Moreover, it also supports the idea that those who do develop anorexia and bulimia tend to have distinct temperaments and personality traits. These characteristics tend to emerge in childhood, before an eating disorder starting [5].

In binge eating, a genome study was conducted to see if there is a genetic factor influencing binge eating [6]. Researchers were able to identify a gene, CYFIP2, that was downregulated in the development of myelination, or the process of forming a sheath around a nerve fiber to allow nerve impulses to move more rapidly.

The Boston University School of Medicine were able to identify cytoplasmic FMR-1 interacting protein 2 (or the CYFIP2). In this study, they also suggest that myelination, when decreased, maybe a neuropathological consequence of binge eating [6].

Final Thoughts

Overall, the idea that genes can determine eating disorder symptoms, behaviors, thought processes, and onset is a fascinating one. As we have a deeper understanding and furthering of science within the mental health field, unknown causation may be identified.

Teen girl on bicycleAs we move towards continued research in this area, it is important to remember that there are many areas which contribute to the development of eating disorders. Environmental factors, social relationships, and media, family influences, as well as biological factors all play a role in when and how an eating disorder develops in one single individual.

We do know that eating disorders can present differently in each person, but there is typically a core of cognitive and behavioral patterns that link each sufferer together. Regardless of the influences that contribute to an eating disorder, we understand that recovery is reachable for all who seek it.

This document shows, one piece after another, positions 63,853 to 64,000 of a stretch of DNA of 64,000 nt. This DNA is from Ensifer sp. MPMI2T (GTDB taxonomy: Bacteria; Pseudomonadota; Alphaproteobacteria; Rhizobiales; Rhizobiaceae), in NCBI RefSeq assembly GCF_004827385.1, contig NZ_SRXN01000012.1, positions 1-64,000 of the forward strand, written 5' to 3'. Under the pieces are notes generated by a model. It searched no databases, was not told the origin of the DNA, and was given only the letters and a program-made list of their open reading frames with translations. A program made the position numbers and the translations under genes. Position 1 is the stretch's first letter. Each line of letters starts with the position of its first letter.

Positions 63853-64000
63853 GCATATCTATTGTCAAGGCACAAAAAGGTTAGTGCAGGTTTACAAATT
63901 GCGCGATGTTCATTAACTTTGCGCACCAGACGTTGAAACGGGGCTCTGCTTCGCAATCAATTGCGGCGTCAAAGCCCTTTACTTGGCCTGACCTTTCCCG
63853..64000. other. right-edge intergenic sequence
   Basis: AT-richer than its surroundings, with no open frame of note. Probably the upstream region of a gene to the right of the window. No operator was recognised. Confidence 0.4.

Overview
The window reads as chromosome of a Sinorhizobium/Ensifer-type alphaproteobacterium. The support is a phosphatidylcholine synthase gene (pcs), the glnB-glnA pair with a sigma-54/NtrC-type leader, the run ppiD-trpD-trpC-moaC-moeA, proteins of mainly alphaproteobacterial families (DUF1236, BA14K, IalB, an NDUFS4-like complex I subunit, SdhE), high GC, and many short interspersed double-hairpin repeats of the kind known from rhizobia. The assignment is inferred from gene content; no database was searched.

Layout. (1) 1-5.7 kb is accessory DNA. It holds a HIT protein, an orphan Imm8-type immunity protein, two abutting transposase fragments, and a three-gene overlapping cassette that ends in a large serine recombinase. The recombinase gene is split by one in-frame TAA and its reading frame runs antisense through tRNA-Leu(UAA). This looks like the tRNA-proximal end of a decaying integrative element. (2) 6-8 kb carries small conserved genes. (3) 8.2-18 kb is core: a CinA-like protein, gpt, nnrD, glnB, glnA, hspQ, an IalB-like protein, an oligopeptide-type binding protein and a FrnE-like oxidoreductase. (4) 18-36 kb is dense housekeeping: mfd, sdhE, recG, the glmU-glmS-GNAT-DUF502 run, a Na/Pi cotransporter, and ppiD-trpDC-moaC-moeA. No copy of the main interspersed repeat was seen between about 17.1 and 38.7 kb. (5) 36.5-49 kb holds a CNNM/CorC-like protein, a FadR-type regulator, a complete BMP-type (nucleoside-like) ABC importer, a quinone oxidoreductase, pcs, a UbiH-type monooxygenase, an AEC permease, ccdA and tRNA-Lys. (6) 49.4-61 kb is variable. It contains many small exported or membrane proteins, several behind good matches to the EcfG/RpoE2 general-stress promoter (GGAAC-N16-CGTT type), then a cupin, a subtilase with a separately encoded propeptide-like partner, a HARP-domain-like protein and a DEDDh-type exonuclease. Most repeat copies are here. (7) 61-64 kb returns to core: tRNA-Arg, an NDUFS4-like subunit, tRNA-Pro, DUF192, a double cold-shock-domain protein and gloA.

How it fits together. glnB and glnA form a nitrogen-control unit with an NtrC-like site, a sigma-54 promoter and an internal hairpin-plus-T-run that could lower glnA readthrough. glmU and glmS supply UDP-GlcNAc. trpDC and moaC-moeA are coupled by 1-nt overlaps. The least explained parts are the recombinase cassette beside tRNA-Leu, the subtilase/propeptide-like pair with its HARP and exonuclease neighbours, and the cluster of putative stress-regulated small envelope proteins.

Image of Libby Lyons and familyAbout the Author: Libby Lyons is a Licensed Clinical Social Worker and Certified Eating Disorder Specialist (CEDS). Libby has been practicing in the field of eating disorders, addictions, depression, anxiety and other comorbid issues in various agencies. Libby has previously worked as a contractor for the United States Air Force Domestic Violence Program, Saint Louis University Student Health and Counseling, Saint Louis Behavioral Medicine Institute Eating Disorders Program, and has been in Private Practice.

Libby currently works as a counselor at Fontbonne University and is a Adjunct Professor at Saint Louis University, and is a contributing author for Addiction Hope and Eating Disorder Hope. Libby lives in the St. Louis area with her husband and two daughters. She enjoys spending time with her family, running, and watching movies.


[1] Berrettini, W. (2004, November). The Genetics of Eating Disorders. Retrieved September 06, 2017, from
[2] Genetic Factors for Eating Disorders Discovered. (n.d.). Retrieved September 06, 2017, from
[3] Reflections on Genes and Eating Disorders. (n.d.). Retrieved September 06, 2017, from
[4] U. (2017, March 12). For anorexia nervosa, researchers implicate genetic locus on chromosome 12. Retrieved September 06, 2017, from
[5] Genetic Studies. (n.d.). Retrieved September 06, 2017, from
[6] Boston University Medical Center. (n.d.). Genetic risk factor for binge eating discovered. Retrieved September 06, 2017, from

The opinions and views of our guest contributors are shared to provide a broad perspective of eating disorders. These are not necessarily the views of Eating Disorder Hope, but an effort to offer discussion of various issues by different concerned individuals.

We at Eating Disorder Hope understand that eating disorders result from a combination of environmental and genetic factors. If you or a loved one are suffering from an eating disorder, please know that there is hope for you, and seek immediate professional help.

Published on October 17, 2017.
Reviewed By: Jacquelyn Ekern, MS, LPC on October 17, 2017.